Here’s what we know about Android 13 so far

Photo: Sam Rutherford/Gizmodo

forward Android 12Ls Android phone users get a taste of what could be some of the features coming to Android 13 “Tiramisu” next year. Based on this early look, the upgrade to Google’s mobile operating system could bring improvements to notifications, battery management, and the way apps handle different languages.

Before we take a deeper dive, these features were discovered by the people at XDA Developers citing a “source with access to a very early Android 13 build” who shared screenshots that the site says has a “very high level of trust”. That certainly sounds promising, but it means that each of these features will be between now and the official launch of Android 13, which is expected to be released publicly in September/October next year.

I also want to talk about the internal code name “Tiramisu”. Android used to name its OS after dessert-themed snacks, but stopped at Android 10 (perhaps because Quince Tart didn’t roll off the tongue). So while reference is made to the Italian coffee-flavored delicacy, the next version will almost certainly be called Android 13.

As for the new features, one of the most promising is a new notification runtime permission. That may not sound interesting, but it suggests that consent to pop-up prompts would become opt-in and no longer be granted automatically. We’re holding onto our excitement because this is just XDA’s best guess about a feature that, while visible in the settings, hasn’t been tested.

Another change that Google seems to be making with Android 13 is giving users the option to set languages ​​on a per-app basis instead of using a universal language set in the main settings. The feature can be useful for frequent travelers or people who speak multiple languages. The feature, called ‘Panlingual’, has been moved to a new setting called ‘App languages’ for the time being.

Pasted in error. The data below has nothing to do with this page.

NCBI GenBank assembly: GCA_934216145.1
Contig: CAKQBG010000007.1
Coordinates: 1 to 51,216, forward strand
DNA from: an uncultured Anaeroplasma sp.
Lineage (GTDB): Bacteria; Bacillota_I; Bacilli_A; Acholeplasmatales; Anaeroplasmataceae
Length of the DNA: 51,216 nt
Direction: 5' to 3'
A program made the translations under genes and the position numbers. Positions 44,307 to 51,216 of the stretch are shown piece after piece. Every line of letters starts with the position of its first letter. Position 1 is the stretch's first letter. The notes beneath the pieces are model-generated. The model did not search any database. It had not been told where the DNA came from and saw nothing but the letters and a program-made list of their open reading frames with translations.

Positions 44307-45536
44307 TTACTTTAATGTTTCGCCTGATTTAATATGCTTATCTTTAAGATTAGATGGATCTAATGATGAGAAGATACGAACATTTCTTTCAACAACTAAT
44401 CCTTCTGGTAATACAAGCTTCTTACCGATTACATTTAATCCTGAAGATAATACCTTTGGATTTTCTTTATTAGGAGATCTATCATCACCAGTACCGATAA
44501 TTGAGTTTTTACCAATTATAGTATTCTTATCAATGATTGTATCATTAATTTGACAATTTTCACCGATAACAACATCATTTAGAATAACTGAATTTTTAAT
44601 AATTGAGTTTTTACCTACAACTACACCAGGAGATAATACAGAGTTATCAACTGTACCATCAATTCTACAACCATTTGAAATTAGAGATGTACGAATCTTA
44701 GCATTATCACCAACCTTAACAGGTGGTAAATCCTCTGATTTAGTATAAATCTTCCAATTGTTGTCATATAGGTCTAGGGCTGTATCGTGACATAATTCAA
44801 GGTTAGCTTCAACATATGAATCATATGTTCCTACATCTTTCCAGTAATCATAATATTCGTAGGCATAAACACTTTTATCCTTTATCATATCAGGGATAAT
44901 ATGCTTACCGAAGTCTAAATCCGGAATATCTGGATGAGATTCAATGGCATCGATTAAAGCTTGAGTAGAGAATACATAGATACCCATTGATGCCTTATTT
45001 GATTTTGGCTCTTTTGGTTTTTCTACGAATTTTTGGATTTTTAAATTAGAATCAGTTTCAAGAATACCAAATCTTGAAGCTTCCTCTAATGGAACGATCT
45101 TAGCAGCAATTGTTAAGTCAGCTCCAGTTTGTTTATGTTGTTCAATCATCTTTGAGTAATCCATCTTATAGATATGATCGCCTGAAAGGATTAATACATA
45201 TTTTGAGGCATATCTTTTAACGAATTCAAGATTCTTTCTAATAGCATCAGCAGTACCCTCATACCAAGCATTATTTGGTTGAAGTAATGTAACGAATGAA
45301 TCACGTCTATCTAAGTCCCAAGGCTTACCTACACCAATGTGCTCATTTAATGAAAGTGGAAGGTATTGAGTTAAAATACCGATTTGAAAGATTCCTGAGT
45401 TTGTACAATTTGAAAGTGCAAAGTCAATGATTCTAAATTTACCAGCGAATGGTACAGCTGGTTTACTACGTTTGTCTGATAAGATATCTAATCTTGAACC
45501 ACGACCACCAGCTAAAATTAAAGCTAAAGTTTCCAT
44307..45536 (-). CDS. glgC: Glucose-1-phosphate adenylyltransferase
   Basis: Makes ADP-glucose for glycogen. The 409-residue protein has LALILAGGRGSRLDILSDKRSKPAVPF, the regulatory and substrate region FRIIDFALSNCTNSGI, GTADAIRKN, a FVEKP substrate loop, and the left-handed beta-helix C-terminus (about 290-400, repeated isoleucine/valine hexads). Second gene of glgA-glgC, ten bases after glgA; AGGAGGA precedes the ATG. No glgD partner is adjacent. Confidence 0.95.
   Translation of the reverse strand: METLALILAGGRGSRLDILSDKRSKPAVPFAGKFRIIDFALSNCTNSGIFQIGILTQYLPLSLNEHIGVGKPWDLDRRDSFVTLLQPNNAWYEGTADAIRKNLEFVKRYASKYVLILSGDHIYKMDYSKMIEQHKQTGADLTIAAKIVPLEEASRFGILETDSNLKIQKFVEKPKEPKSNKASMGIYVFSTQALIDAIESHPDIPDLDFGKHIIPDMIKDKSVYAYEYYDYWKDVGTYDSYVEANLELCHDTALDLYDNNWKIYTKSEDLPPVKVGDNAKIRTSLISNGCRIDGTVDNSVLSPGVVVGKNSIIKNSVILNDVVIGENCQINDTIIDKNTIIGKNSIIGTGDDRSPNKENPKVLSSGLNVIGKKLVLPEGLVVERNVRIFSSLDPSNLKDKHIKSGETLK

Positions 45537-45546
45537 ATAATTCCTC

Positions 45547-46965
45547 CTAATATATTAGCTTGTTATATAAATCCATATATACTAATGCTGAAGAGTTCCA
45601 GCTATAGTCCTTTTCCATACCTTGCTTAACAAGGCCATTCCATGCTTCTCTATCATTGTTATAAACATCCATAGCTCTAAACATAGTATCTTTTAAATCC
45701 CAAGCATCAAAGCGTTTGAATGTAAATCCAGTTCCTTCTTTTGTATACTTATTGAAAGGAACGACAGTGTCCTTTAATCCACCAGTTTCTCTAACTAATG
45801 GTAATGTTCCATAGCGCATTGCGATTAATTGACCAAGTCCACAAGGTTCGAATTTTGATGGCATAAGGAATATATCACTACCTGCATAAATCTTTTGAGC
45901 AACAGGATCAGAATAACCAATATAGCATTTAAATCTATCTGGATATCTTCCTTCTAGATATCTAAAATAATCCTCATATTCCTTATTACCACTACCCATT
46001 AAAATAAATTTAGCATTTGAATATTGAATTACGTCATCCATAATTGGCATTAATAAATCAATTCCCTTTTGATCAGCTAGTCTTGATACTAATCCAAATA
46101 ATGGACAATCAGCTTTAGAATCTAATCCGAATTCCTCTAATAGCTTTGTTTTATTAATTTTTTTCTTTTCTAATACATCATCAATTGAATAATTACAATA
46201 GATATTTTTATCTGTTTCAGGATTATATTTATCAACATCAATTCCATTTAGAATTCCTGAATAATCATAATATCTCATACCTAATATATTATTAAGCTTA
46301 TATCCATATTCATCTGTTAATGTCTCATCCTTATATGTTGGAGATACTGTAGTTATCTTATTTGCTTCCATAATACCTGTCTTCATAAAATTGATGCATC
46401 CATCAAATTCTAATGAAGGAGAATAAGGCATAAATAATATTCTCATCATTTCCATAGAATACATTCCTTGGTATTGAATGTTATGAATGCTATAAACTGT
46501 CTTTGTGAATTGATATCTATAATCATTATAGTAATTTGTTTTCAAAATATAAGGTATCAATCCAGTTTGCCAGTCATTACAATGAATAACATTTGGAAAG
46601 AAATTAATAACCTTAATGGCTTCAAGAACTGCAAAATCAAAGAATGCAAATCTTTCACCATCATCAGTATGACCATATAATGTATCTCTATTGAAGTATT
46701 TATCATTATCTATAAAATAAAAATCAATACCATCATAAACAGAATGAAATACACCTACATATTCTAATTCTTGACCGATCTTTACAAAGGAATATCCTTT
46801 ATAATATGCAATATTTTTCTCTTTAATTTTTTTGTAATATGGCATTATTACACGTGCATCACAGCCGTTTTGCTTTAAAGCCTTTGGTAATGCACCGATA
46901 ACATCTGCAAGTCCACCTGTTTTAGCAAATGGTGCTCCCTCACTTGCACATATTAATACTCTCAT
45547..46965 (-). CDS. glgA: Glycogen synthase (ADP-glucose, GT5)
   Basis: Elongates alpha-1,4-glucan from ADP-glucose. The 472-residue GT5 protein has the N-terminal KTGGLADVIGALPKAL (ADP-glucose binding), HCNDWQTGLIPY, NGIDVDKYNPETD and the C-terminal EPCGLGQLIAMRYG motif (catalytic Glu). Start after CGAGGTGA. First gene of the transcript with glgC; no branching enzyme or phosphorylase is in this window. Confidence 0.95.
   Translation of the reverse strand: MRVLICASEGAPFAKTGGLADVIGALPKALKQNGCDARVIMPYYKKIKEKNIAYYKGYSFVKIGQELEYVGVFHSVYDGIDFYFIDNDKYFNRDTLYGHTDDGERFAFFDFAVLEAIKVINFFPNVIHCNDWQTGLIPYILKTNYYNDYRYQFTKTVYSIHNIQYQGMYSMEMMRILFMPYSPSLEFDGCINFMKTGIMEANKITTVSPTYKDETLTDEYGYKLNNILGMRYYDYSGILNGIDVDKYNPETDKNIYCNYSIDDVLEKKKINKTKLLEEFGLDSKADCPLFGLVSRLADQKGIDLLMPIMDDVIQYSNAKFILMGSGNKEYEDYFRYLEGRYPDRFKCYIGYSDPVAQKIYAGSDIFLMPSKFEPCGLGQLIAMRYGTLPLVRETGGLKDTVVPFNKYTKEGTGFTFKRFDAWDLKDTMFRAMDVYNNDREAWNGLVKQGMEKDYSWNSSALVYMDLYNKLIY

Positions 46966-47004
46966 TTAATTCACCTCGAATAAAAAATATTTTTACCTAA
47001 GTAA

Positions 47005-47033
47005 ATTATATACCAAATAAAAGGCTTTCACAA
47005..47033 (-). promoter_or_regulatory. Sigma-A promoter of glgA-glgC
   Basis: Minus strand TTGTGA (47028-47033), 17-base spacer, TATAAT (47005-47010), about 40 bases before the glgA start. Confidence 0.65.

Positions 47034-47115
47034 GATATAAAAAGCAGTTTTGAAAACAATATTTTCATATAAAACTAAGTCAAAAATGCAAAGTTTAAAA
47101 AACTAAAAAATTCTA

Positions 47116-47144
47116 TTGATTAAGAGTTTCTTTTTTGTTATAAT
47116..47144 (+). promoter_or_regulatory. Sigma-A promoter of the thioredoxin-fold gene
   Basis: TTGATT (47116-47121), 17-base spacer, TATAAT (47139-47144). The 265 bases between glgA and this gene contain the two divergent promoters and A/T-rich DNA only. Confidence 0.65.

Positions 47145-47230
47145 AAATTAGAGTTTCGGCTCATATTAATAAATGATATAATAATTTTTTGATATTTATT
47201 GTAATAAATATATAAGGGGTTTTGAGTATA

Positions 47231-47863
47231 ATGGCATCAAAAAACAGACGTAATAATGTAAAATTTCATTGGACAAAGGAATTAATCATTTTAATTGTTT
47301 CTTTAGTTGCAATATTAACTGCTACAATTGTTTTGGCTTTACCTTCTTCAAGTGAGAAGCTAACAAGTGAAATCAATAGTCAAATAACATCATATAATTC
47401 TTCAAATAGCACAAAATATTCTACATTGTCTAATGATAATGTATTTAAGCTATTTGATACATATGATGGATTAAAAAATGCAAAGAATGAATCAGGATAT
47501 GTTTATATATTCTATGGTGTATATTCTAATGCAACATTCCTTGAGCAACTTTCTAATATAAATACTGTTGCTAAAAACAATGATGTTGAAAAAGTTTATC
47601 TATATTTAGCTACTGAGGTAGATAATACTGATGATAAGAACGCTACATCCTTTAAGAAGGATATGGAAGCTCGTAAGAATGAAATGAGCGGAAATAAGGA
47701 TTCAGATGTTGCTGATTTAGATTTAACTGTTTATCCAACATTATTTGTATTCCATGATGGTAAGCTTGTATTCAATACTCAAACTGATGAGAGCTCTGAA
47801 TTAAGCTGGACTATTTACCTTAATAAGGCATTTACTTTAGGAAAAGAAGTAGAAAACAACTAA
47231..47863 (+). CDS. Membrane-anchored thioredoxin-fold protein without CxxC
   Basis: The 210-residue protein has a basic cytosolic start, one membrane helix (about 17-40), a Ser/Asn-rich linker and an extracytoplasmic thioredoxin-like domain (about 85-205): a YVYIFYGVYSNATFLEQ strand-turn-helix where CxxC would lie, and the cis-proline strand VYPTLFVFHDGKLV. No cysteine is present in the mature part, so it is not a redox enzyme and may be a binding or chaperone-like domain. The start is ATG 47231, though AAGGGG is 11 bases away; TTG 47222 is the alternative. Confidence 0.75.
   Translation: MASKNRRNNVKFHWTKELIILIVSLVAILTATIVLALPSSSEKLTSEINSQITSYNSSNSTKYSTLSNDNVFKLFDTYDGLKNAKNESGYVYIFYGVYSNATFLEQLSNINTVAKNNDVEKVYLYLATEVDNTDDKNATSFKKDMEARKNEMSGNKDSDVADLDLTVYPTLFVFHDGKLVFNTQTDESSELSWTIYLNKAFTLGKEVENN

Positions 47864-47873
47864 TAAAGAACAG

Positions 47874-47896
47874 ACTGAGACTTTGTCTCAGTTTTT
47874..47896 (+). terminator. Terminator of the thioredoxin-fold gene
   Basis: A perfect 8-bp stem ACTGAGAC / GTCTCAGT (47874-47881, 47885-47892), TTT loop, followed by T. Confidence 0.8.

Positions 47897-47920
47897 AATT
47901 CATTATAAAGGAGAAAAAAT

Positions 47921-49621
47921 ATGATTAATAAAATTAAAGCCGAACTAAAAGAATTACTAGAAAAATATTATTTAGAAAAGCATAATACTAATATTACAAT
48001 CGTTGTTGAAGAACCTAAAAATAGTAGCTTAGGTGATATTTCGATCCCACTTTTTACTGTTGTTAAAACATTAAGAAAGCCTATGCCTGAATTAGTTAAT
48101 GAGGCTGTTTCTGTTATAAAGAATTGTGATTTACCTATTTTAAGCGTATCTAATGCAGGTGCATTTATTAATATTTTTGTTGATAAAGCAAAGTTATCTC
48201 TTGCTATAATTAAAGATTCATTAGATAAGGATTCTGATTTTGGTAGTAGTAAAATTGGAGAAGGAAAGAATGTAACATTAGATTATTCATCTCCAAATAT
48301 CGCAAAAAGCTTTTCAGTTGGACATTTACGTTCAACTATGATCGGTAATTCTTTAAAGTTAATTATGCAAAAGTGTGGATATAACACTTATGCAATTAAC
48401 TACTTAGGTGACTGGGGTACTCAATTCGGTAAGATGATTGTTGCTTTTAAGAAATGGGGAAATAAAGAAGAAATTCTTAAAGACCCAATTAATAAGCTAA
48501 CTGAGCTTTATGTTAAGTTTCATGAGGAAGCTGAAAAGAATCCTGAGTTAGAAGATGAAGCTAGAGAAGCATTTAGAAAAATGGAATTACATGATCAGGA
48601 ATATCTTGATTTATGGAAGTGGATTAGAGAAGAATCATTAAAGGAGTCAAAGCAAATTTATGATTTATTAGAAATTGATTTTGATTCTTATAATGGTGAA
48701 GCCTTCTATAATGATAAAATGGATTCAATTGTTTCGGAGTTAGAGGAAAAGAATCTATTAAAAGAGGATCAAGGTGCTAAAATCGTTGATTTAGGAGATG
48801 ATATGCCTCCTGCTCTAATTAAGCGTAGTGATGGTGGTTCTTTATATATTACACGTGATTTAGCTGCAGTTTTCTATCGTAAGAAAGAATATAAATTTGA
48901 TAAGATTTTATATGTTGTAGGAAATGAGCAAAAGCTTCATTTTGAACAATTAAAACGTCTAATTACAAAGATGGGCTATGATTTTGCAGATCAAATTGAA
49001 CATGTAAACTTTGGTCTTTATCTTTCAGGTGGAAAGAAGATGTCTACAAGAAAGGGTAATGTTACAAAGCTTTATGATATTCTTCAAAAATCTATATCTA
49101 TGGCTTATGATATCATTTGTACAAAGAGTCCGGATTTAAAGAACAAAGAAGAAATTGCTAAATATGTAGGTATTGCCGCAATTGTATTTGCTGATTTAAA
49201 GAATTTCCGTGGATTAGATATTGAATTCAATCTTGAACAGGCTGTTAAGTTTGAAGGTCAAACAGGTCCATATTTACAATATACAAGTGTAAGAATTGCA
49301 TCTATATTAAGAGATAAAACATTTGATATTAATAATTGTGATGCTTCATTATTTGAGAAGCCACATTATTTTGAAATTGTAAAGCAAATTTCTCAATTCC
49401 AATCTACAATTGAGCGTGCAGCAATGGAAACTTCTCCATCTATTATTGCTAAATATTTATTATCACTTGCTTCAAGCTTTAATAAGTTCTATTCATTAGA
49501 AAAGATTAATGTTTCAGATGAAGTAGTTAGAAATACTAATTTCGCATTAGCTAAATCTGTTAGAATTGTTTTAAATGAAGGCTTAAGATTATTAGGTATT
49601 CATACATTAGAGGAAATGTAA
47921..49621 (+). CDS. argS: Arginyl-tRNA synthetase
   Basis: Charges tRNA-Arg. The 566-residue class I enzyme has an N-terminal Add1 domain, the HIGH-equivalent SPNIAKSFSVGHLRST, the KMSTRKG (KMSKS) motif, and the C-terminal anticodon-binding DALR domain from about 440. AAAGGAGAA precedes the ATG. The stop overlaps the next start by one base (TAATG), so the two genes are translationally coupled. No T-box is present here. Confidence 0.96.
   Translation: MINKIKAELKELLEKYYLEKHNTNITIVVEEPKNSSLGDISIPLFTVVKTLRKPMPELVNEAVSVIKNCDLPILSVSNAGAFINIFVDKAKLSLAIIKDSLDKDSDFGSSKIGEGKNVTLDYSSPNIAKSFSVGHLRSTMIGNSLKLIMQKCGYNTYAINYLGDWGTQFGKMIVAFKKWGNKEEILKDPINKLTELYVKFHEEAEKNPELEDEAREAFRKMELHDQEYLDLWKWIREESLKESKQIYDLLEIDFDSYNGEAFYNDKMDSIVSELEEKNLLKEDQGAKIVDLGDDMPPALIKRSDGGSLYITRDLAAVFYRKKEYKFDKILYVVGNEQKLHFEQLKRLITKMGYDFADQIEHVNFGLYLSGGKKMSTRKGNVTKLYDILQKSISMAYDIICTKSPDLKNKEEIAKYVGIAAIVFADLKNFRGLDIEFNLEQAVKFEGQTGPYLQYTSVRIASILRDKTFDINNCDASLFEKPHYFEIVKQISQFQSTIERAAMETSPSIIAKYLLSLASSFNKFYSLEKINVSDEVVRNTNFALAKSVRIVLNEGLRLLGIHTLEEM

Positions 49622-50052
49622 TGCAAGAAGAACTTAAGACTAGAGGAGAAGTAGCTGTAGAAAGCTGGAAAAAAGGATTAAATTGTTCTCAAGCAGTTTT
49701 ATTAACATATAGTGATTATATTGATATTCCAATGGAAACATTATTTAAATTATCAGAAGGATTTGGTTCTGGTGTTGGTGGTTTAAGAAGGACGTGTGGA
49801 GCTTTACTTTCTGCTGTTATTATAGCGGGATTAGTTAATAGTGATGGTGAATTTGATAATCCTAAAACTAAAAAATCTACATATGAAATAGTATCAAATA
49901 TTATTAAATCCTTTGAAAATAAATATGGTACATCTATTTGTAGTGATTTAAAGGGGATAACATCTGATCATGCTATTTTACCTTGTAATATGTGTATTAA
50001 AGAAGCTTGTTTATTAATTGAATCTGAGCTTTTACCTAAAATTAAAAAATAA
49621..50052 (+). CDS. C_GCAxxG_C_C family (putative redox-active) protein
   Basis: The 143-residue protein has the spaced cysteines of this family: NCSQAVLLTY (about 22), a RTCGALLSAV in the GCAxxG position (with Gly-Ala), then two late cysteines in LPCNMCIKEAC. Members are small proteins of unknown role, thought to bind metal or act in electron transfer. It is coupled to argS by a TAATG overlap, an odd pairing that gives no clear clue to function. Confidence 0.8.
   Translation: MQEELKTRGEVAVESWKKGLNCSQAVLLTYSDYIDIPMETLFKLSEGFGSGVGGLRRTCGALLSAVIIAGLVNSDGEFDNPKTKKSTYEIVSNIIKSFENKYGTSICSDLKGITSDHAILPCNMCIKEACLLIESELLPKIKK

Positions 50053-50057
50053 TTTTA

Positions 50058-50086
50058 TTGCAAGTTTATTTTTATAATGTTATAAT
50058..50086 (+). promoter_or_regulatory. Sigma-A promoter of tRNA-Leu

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We all struggle to keep our phones from turning off before we get to an outlet, so it’s encouraging to see Google trying to stop apps that use power from wasting your battery life. Android 13 could introduce something called “The Android Resource Economy”, where apps get credits based on a device’s battery level. This “currency” can be exchanged for performing certain tasks. Presumably, the closer a device is to failure, the less credits will be awarded to the apps.

And finally, Google seems to be playing with lockscreen clock so users can keep it on one line and avoid expanding it to two lines when there are no notifications, as it is now.

Android 13’s UI looks identical to the current one, although that’s to be expected given the OS hasn’t even entered its first developer preview yet, and no less the first of typically several betas. If history repeats itself (and more often than not), Android 13 will be announced early next year before going into beta in the spring and releasing to the public in early fall.

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